Drugged up fish become greedy and bold

Drugged up fish become greedy and bold

perch

The behaviour of perch changes in the presence of drugs in the water (photo credit: Bent Christensen, Umea University)

Modern medication is a god-send for many people who are suffering illness and disease. Prescription drug use is also booming across the world but not all drugs administered stays in the body. A large proportion goes through the body to end up in waste-water and some will pass through water treatment to end up in the natural environment.

A new study shows that anxiety-reducing drugs that end up in rivers and lakes can make fish more bold and they also become ravenous, eating at much quicker rates that normal.

The study by Umeå University researchers in Sweden has been published in the prestigious journal Science. It’s the first time that fish behaviour has been observed to be modified by drugs reaching the natural environment.

The researchers looked at  the impact on perch of the anxiety-moderating drug Oxazepam. At concentrations of drug found in the freshwater environment of densely populated areas the differences were noticeable.

Normally, perch are shy and hunt in schools. This is a known strategy for survival and growth. But those who swim in Oxazepam became considerably bolder,” explains ecologist Tomas Brodin, lead author of the article.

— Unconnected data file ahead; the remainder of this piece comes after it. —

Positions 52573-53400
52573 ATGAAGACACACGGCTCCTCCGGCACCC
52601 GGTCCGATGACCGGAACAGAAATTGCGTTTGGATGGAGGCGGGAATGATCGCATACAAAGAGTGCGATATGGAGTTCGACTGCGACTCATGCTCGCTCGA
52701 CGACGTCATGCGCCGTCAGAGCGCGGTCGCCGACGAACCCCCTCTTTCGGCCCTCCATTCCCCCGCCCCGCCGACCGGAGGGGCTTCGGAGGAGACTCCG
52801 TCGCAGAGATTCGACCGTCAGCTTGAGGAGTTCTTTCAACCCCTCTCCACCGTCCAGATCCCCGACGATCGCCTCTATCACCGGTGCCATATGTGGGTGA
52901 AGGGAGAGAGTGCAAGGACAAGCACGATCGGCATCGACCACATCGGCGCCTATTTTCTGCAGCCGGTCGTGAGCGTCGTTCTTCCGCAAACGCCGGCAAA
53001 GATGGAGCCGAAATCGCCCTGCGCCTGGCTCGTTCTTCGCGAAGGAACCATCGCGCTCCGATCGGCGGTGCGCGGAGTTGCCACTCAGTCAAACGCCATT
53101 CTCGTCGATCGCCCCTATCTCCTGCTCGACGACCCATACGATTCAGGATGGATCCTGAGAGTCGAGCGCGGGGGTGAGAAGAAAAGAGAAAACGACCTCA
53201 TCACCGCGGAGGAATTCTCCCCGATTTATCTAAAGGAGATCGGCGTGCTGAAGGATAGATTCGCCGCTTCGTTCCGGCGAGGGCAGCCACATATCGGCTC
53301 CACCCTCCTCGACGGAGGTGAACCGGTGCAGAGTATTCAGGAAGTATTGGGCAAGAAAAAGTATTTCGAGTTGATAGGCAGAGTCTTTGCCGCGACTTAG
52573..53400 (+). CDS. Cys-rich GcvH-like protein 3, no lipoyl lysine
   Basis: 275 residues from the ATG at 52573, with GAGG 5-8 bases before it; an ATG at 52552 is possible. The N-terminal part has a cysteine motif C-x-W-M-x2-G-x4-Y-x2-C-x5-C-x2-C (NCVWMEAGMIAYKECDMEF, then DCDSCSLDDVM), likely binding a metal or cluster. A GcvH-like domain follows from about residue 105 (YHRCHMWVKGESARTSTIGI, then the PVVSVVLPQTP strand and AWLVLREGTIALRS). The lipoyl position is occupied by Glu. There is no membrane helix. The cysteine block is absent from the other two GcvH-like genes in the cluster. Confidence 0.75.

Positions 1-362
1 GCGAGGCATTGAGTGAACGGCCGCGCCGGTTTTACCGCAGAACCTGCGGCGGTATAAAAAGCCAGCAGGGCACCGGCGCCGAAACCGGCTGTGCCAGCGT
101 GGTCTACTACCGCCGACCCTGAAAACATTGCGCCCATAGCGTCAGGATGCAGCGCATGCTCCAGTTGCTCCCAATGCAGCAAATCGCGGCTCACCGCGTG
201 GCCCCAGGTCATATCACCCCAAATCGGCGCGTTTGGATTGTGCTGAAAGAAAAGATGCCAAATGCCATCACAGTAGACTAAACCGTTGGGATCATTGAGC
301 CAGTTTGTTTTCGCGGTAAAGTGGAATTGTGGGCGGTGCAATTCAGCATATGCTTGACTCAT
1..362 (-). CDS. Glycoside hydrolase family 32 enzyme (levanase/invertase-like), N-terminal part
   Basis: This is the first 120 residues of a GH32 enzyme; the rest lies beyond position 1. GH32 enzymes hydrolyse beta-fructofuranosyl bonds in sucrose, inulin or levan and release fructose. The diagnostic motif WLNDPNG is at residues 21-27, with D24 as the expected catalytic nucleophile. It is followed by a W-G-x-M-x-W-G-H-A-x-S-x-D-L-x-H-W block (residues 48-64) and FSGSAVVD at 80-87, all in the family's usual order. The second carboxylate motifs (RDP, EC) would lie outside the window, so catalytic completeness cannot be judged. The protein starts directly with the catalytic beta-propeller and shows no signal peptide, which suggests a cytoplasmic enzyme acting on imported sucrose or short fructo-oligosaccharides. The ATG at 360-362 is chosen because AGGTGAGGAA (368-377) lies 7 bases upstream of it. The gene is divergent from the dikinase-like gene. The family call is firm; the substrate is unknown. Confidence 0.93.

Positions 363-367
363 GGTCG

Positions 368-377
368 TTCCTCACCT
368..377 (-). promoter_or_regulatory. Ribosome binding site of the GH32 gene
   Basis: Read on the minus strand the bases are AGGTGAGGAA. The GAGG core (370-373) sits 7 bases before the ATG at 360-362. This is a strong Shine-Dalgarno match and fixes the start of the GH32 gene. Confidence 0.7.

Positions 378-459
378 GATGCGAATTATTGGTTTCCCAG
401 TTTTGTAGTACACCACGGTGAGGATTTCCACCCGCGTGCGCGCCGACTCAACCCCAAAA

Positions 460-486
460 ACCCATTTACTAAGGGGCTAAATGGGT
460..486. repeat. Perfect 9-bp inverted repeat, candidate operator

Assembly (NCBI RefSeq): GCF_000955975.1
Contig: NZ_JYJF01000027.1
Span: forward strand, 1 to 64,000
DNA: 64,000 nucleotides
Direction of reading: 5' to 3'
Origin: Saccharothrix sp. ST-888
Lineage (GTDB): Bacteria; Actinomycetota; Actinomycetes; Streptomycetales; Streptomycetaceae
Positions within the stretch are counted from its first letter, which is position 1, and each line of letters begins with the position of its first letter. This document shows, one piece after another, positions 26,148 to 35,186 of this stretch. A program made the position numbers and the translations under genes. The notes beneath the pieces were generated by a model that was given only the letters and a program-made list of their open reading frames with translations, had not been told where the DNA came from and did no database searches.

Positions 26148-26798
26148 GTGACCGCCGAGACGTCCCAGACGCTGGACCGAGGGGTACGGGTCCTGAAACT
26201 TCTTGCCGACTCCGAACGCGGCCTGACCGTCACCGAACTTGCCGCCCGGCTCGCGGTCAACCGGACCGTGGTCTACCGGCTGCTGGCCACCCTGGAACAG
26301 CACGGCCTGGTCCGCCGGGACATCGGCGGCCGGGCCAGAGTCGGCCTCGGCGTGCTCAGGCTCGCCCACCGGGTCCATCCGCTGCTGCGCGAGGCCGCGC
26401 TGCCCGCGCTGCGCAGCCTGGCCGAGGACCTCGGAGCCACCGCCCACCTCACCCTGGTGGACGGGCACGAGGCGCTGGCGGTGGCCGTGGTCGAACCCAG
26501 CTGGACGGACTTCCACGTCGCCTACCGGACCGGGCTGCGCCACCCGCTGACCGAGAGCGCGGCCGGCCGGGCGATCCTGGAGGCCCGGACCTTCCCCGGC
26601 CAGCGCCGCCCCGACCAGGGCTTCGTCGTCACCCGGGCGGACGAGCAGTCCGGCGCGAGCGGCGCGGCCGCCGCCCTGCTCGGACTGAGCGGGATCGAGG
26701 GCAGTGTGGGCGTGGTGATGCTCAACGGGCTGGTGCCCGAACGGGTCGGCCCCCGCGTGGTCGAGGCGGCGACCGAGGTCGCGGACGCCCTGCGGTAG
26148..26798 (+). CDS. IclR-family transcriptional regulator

This led the affected fish to leave the social confines of the shoal and look for food on their own. This boldness means that the perch also left the protection of the shoal where there is safety in numbers. This could have consequences for predation rates of perch populations.

The fish affected also ate more and more quickly which could have an impact on the eco-system that they live in by affecting community balance.

We’re now going to examine what consequences this might have. In waters where fish begin to eat more efficiently, this can affect the composition of species, for example, and ultimately lead to unexpected effects, such as increased risk of algal blooming,” says Brodin.

Higher concentrations of the drugs used in the study are found in surface waters downstream of sewage treatment lagoons. With drug use expected to increase around the world in coming years there could be unintended consequences for the freshwater environment.

The team do not suggest reducing medication but advise that there could be a need for better designed waste-water treatment system to reduce the amount of pharmaceuticals getting into the wider environment.

As environmental chemist Jerker Fick explained, “The solution to the problem is not to stop medicating ill people but to try to develop sewage treatment plants that can capture environmentally hazardous drugs.”